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One of the factors which has been somewhat overlooked after Tyson Fury’s outstanding performance in the WBC world title bout with Deontay Wilder last weekend is the single-minded struggle he endured to get back into fight shape after years of not paying attention to his physique.

As Fury explained in the run-in to the fight, his victory against Wladimir Klitschko in which he won three of the four recognised iterations of the world title, he fell into a deep depression afterwards — in part, he says, because he achieved his goal of winning the world title at a young age and as he saw it, there was nothing left to do.

He abandoned his exercise regime, overate and formed an uneasy relationship with drugs and alcohol which swelled his world championship frame well past the 400-pound mark. The words ‘professional’ and ‘athlete’ didn’t seem to apply to him anymore.

Tyson Fury & Ricky Hatton

A year ago, in part because of an interview he saw of Wilder saying that Fury wasn’t a challenge anymore, Tyson decided to get back to work — and we saw the culmination of that last weekend, in what was one of the most exciting heavyweight title fights in years.

And when Fury stepped on the scales on the eve of the bout to register a weight of 256-pounds, some might say that he had already won.

But how did he shed those pounds? Speaking earlier this year Fury explained to Piers Morgan on ‘Good Morning Britain’ that his techniques weren’t all that difficult.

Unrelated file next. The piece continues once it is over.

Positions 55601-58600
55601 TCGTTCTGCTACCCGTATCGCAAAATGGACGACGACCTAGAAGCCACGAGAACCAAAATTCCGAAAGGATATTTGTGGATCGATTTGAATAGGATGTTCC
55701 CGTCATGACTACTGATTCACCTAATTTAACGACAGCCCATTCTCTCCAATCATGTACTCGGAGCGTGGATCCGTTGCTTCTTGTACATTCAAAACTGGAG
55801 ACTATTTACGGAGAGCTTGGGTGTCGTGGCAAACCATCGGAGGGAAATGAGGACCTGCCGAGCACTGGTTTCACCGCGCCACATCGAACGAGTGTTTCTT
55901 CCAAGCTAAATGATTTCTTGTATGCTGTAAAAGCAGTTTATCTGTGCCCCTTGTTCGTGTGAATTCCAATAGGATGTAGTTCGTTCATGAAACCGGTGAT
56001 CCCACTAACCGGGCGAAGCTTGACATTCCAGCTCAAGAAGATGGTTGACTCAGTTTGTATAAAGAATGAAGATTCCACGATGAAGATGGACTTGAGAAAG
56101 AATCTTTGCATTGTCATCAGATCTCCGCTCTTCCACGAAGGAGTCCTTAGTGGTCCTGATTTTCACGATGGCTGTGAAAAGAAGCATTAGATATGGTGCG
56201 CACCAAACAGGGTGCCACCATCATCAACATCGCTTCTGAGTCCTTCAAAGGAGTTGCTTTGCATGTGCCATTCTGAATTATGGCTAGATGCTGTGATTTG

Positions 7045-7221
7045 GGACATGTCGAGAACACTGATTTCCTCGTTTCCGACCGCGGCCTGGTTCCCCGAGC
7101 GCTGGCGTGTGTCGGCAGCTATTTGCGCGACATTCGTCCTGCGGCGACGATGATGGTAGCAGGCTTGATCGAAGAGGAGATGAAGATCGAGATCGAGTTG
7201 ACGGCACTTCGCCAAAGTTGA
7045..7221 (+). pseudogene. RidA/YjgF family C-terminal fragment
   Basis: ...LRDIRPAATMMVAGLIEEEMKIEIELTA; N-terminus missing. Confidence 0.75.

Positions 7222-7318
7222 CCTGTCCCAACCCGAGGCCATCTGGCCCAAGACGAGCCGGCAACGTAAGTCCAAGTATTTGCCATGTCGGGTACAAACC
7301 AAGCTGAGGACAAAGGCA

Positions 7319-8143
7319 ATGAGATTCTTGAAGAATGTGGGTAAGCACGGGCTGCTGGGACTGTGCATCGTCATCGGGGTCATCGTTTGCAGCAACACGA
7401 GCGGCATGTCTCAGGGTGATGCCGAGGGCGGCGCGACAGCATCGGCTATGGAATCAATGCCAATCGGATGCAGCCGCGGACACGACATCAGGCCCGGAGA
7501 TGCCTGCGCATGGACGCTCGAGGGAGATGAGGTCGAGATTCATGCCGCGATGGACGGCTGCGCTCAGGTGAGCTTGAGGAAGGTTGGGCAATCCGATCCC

“A lot of black coffee, that’s it,” Fury said. “I basically follow a low carb diet.”

Ricky Hatton, another world champion boxer from the UK and Fury confidante, commended his friend Fury on his dedication.

“He has stuck at it. When he first did it, I thought he’d do it for a couple of months and then he’d be back on the piss. The only place I’ve seen him is in gyms. I know where he goes and he’s been nowhere near.

“He was good when he was massive. He still had the movements and the sharpness and the speed of hand. But now he’s just looking even better.”

So, what is the takeaway from this? It is that you shouldn’t overthink your athletic goals, even if those are to simply lose weight and not necessarily fight for the world’s heavyweight title. Fury’s regime was little more than healthy eating, doubled with a proactive exercise regime.

And that is something that practically each and every one of us can undertake — if you actually want to, that is.